A frame of snooker comprises the period of the play from the first stroke, with all the balls set as described in Section 3 Rule 2, until the frame is completed by:
a) concession by any player during his turn,
b) claim by the striker when only the Black remains and there is more than seven points difference between the scores in his favour,
c) the final pot or foul when only the Black remains, or
d) being awarded by the referee under Section 3 Rule 14(c) or Section 4 Rule 2
A game is an agreed or stipulated number of frames.
A match is an agreed or stipulated number of games.
a) The White ball is the cue-ball.
b) The 15 Reds and the 6 colours are the object balls.
The person about to play or in play is the striker and remains so until the referee has decided he has left the table at the end of his turn.
a) A stroke is made when the striker strikes the cue-ball with the tip of the cue.
b) A stroke is fair when no infringement of Rule is made.
c) A stroke is not completed until all balls have come to rest.
d) A stroke may be made directly or indirectly, thus:
- a stroke is direct when the cue-ball strikes an object ball without first striking a cushion
- a stroke is indirect when the cue-ball strikes one or more cushions before striking an object ball.
A pot is when an object ball, after contact with another ball and without any infringement of these Rules, enters a pocket. Causing a ball to be potted is known as potting.
A break is a number of pots in successive strokes made in any one turn by a player during a frame.
a) The cue-ball is in-hand
- before the start of each frame,
- when it has entered a pocket, or
- when it has been forced off the table.
b) It remains in-hand until
- it is played fairly from in-hand, or
- a foul is committed whilst the ball is on the table
c) The striker is said to be in-hand when the cue-ball is in-hand as above.
Ball in Play
a) The cue-ball is in play when it is not in-hand.
b) Object balls are in play from the start of the frame until pocketed or forced off the table.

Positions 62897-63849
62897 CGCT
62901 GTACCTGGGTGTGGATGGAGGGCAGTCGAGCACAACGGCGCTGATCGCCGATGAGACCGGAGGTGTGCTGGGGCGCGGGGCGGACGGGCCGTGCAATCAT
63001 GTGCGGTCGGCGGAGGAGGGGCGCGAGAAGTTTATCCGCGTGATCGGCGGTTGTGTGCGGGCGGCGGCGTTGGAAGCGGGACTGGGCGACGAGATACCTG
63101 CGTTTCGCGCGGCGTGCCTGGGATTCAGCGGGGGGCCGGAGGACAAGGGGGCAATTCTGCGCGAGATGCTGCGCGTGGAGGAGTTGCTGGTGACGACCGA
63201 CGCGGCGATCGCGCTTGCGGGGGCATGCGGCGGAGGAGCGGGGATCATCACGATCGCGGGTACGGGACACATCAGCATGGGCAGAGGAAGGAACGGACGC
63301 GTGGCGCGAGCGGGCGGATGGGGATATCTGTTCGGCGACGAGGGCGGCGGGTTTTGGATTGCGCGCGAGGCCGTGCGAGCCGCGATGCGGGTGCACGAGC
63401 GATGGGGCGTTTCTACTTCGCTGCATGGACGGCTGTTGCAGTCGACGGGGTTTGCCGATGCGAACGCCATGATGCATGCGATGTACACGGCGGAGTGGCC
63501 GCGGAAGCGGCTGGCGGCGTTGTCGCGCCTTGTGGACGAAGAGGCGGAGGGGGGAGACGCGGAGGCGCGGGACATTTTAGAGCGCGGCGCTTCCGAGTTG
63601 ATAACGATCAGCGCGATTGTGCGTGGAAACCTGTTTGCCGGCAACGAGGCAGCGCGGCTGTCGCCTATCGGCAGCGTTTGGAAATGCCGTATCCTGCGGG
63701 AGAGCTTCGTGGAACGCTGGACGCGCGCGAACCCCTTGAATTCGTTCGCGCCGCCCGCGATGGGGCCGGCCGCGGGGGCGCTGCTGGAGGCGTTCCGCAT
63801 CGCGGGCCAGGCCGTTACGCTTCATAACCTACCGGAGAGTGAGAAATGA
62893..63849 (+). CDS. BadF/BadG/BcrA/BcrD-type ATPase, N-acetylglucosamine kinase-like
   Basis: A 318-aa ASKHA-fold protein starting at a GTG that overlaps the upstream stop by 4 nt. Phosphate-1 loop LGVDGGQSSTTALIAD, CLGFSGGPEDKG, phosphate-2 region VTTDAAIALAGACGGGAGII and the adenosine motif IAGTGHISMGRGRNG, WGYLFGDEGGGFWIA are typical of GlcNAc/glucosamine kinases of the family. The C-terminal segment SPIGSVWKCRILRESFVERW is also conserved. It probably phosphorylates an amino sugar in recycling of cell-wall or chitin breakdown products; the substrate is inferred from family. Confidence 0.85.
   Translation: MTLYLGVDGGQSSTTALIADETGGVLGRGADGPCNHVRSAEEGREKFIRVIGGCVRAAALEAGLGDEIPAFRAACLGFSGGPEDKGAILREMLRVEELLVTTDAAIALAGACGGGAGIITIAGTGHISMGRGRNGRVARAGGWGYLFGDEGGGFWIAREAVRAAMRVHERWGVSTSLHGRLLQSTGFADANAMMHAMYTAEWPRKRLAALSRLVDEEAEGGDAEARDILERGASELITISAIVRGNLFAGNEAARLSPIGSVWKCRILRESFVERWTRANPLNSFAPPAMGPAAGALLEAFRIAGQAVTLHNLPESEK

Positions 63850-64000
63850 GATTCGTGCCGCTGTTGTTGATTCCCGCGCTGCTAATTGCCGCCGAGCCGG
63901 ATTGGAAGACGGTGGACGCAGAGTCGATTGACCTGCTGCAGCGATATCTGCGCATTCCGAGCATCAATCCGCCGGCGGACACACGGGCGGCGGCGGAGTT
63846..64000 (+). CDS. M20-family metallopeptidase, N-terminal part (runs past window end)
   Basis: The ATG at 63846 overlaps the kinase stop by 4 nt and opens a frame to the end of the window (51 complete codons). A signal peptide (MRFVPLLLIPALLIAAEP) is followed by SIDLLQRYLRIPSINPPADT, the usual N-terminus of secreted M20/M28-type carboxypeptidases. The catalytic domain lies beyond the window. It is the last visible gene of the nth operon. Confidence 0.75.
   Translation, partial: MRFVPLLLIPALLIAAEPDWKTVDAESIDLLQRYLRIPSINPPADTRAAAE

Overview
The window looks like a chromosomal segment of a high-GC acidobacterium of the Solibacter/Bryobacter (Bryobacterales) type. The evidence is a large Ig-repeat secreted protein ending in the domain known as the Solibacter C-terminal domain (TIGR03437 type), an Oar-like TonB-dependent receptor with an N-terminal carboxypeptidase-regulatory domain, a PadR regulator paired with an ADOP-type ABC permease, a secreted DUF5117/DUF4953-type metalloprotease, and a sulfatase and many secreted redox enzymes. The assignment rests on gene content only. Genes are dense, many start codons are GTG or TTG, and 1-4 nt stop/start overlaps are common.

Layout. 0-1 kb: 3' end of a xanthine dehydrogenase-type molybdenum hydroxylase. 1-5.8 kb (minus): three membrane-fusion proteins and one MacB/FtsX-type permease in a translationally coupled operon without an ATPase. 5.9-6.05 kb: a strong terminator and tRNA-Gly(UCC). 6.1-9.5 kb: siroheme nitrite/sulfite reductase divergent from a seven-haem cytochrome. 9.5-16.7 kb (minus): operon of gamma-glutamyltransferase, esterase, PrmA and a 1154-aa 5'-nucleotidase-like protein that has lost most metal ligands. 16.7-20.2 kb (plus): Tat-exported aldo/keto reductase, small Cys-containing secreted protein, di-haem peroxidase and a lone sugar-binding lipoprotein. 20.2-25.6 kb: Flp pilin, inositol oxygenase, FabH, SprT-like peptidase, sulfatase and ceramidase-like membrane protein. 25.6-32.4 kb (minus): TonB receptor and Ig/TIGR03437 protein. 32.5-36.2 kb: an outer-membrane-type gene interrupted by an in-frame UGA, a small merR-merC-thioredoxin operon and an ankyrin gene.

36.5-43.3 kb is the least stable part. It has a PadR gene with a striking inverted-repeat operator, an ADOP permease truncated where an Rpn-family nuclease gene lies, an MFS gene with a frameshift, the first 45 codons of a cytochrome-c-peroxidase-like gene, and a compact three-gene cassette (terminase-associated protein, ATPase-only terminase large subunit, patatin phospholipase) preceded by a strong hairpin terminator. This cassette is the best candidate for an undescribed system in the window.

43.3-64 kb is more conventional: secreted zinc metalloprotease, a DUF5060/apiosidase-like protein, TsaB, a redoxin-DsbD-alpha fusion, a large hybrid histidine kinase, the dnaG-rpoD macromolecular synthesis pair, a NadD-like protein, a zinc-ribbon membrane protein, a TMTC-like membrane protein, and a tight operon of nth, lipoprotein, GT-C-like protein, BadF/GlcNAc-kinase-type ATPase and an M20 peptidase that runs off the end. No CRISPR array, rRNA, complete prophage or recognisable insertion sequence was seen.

c) Colours become in play again when re-spotted.
Any ball which may be lawfully struck by the first impact of the cue- ball, or any ball which may not be so struck but which may be potted, is said to be on.
a) A nominated ball is the object ball which the striker declares, or indicates to the satisfaction of the referee, he undertakes to hit with the first impact of the cue-ball.
b) If requested by the referee, the striker must declare which ball he is on.
A free ball is a ball which the striker nominates as the ball on when snookered after a foul (see Section 3 Rule 10).
Forced Off the Table
A ball is forced off the table if it comes to rest other than on the bed of the table or in a pocket, or if it is picked up by the striker, whilst it is in play except as provided for in Section 3 Rule 14(h).
A foul is any infringement of these Rules.
The cue-ball is said to be snookered when a direct stroke in a straight line to every ball on is wholly or partially obstructed by a ball or balls not on. If one or more balls on can be struck at both extreme edges free of obstruction by any ball not on, the cue-ball is not snookered.
a) If in-hand, the cue-ball is snookered if it is obstructed as described above from all possible positions on or within the lines of the “D”.
b) If the cue-ball is so obstructed from hitting a ball on by more than one ball not on
- the ball nearest to the cue-ball is considered to be the effective snookering ball, and
- should more than one obstructing ball be equidistant from the cue- ball, all such balls will be considered to be effective snookering balls.
c) When Red is the ball on, if the cue-ball is obstructed from hitting different Reds by different balls not on, there is no effective snookering ball=
d) The striker is said to be snookered when the cue-ball is snookered as above
e) The cue-ball cannot be snookered by a If the curved face of a cushion obstructs the cue-ball and is closer to the cue-ball than any obstructing ball not on, the cue-ball is not snookered.
A spot is said to be occupied if a ball cannot be placed on it without that ball touching another ball.
A push stroke is made when the tip of the cue remains in contact with the cue-ball
a) after the cue-ball has commenced its forward motion, or
b) as the cue-ball makes contact with an object ball except, where the cue-ball and an object ball are almost touching, it shall not be deemed a push stroke if the cue-ball hits a very fine edge of the object ball.
A jump shot is made when the cue-ball passes over any part of an object ball, whether touching it in the process or not, except:
a) when the cue-ball first strikes one object ball and then jumps over another ball,
b) when the cue-ball jumps and strikes an object ball, but does not land on the far side of that ball,
c) when, after striking an object ball lawfully, the cue-ball jumps over that ball after hitting a cushion or another ball.
A miss is when the cue-ball fails to first contact a ball on and the referee considers that the striker has not made a good enough attempt to hit a ball on.